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Category: Policy

A Flare for the Unusable

Written By: Dave Rochlin | 4 comments | Join the Discussion

Landfills create methane, a potent greenhouse gas roughly 20 times more damaging than carbon dioxide. It turns out that capturing this methane is not particularly difficult. Some landfills are starting to either capture and use the gas for power generation, or to simply flare it, which converts the methane to carbon dioxide. Subsidies and carbon finance are chasing projects like these, since methane capture is accurately measurable, and relatively easy to do. Project developers are finding this an easy and lucrative way to create carbon credits.

While some enthusiastically endorse landfill methane capture projects, what does this tell us about the US commitment to really doing something about global warming? Before 1970, factories discharged sludge with reckless abandon into the public waterways. After some well-publicized cases of rivers literally catching fire, the EPA was formed to protect public health and the environment from pollution. Paying factories not to pollute was not the idea....it was to regulate industry from polluting the commons for the sake of higher profits. (It is your sludge, YOU deal with it!) How exactly is methane different from sludge? Where is the standard that requires landfills to clean up after themselves? When landfills are allowed to release methane, it hurts the environment, and therefore the public health, while making garbage artificially cheap. This leads to more garbage, and more methane. Capturing methane, ideally to generate power, deserves support both as an alternative energy source and climate change reducer.

The Climate Action Reserve does not believe landfill methane regulation is forthcoming. But since the impact of landfill methane is measurable and the avoidance is easy, minimal capture and flaring should not be optional. Unfortunately, a cap and trade system will codify business as usual, creating a permanent standard based on minimal regulation of landfills. Let's not celebrate or subsidize what should be a basic requirement of doing business: We need to hold polluters accountable.

Discuss This

  1. Robert Taylor posted on 03.30.10

    Interesting article... in a similar vein I don`t see why regional sewage authorities that take in local residences human waste can`t be converted into methane producers ... the electricity that could be generated from it could be added to the power grid and help with the new electric plug in cars that the administration and the auto firms are developing...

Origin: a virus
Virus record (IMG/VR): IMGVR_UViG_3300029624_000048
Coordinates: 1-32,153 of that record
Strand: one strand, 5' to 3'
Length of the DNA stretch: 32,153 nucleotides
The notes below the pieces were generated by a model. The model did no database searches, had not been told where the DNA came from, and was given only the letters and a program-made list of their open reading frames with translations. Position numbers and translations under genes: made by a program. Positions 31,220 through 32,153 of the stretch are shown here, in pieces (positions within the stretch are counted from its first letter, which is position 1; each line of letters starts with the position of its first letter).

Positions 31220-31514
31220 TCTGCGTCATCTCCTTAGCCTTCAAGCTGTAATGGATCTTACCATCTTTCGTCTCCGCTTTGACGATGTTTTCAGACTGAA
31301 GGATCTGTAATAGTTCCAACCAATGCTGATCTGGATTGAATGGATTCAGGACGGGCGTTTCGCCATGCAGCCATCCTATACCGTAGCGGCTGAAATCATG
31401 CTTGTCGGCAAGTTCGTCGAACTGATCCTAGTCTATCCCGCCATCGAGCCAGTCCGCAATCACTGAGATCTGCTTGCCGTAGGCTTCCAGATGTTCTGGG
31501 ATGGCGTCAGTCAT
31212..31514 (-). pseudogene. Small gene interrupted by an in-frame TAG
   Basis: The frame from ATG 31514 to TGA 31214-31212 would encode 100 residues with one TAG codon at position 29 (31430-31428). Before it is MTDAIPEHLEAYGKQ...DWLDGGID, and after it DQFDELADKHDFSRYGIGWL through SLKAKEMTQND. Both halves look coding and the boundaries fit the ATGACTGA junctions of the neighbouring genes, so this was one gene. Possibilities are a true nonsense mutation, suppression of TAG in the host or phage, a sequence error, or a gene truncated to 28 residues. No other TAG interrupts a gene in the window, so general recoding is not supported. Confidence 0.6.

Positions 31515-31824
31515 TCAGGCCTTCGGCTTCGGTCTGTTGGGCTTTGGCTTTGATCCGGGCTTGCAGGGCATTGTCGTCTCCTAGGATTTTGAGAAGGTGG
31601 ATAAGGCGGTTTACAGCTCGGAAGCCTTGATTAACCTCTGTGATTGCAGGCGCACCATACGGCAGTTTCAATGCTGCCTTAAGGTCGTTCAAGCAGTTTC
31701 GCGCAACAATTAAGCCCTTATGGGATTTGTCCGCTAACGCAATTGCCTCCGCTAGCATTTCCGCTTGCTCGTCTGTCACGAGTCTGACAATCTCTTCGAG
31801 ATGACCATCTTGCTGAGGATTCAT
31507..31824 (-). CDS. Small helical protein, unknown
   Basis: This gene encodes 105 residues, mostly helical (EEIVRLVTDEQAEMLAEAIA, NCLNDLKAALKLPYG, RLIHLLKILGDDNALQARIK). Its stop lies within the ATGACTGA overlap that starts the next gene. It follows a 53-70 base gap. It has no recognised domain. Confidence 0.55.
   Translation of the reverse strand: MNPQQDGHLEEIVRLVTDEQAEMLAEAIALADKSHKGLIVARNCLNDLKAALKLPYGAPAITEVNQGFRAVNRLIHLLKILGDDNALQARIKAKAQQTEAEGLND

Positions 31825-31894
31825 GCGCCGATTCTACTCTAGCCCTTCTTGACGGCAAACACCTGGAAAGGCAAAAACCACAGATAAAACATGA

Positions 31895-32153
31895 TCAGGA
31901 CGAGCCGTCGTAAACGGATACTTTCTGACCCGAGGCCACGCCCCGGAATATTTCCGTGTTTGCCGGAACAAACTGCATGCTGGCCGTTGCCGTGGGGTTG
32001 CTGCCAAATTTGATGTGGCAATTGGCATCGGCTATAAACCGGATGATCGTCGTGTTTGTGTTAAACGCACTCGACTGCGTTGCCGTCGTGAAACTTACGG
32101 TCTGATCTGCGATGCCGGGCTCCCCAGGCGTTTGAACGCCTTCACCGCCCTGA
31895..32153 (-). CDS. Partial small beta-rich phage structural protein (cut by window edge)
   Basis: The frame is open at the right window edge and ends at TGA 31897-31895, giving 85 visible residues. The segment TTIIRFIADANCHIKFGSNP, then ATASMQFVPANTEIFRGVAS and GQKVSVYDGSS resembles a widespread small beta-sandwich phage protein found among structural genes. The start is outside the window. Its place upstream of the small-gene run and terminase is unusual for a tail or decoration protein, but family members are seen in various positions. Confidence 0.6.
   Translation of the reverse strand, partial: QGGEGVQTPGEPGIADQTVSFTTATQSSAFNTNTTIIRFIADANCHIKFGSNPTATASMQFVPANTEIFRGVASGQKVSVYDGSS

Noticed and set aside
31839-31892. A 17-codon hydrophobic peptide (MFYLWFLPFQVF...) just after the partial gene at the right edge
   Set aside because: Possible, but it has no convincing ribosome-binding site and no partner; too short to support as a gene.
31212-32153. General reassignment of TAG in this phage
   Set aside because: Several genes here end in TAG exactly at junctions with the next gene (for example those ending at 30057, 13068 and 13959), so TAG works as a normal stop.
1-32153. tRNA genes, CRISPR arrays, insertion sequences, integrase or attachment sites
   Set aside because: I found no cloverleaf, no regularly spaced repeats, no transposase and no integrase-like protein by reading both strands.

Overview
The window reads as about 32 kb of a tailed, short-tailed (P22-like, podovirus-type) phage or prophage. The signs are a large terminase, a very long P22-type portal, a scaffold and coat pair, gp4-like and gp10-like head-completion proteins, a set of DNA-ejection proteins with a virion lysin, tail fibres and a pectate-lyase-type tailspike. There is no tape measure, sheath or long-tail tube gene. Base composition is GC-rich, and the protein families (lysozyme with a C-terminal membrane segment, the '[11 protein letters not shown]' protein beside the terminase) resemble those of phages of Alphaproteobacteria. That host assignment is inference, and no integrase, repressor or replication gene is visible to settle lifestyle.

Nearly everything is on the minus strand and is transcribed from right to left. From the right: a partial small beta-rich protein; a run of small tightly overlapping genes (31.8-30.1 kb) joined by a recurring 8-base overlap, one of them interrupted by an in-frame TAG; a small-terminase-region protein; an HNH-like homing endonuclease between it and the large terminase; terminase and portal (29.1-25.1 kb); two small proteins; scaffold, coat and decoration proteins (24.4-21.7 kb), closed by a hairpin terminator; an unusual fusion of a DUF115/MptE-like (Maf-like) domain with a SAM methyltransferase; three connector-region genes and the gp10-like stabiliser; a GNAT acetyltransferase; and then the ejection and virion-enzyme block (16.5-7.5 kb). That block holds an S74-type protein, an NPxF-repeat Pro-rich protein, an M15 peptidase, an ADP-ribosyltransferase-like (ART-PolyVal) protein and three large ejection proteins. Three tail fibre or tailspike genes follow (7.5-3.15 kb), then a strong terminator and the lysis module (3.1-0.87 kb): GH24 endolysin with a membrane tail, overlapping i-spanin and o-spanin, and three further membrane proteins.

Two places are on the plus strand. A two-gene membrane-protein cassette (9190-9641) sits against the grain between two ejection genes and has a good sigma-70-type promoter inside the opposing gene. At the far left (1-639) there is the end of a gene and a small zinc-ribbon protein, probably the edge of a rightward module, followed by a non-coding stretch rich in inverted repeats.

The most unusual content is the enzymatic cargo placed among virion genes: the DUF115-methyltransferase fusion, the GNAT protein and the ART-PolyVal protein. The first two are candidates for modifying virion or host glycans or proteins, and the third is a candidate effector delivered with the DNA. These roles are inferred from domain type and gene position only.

2. posted on 12.29.09

    I hope they can do something about this matter very soon.

  3. ryon posted on 12.22.09

    I think it is a good point that those of us generating the trash should be working on reducing the amount we produce. It isn't fair to punish those who are trying to deal with other's trash. I think in my life time we have made a lot of progress in recycling.

  4. GlobalGivingGreen posted on 08.06.09

    A good point, Dave. What eventually really made a difference on the amount of "sludge" coming from factories was when companies started focusing not on end-of-pipe solutions but on re-engineering processes to not produce the harmful wastes in the first place. Continuing the analogy you set out here, this would mean reducing the amount of trash coming to the landfill. So if we're looking to hold polluters accountable, those making the trash are ultimately responsible: All of us. Does that mean a per-pound garbage tax? Regulation on packaging? Tax incentives for reusable alternatives and better design? Or for the manufacturers of more durable goods? Or for tailors, electricians, mechanics and others who keep what you currently own wearable, operating, working?

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Discuss This

  1. Robert Taylor posted on 03.30.10

    Interesting article... in a similar vein I don`t see why regional sewage authorities that take in local residences human waste can`t be converted into methane producers ... the electricity that could be generated from it could be added to the power grid and help with the new electric plug in cars that the administration and the auto firms are developing...

  2. posted on 12.29.09

    I hope they can do something about this matter very soon.

  3. ryon posted on 12.22.09

    I think it is a good point that those of us generating the trash should be working on reducing the amount we produce. It isn't fair to punish those who are trying to deal with other's trash. I think in my life time we have made a lot of progress in recycling.

  4. GlobalGivingGreen posted on 08.06.09

    A good point, Dave. What eventually really made a difference on the amount of "sludge" coming from factories was when companies started focusing not on end-of-pipe solutions but on re-engineering processes to not produce the harmful wastes in the first place. Continuing the analogy you set out here, this would mean reducing the amount of trash coming to the landfill. So if we're looking to hold polluters accountable, those making the trash are ultimately responsible: All of us. Does that mean a per-pound garbage tax? Regulation on packaging? Tax incentives for reusable alternatives and better design? Or for the manufacturers of more durable goods? Or for tailors, electricians, mechanics and others who keep what you currently own wearable, operating, working?

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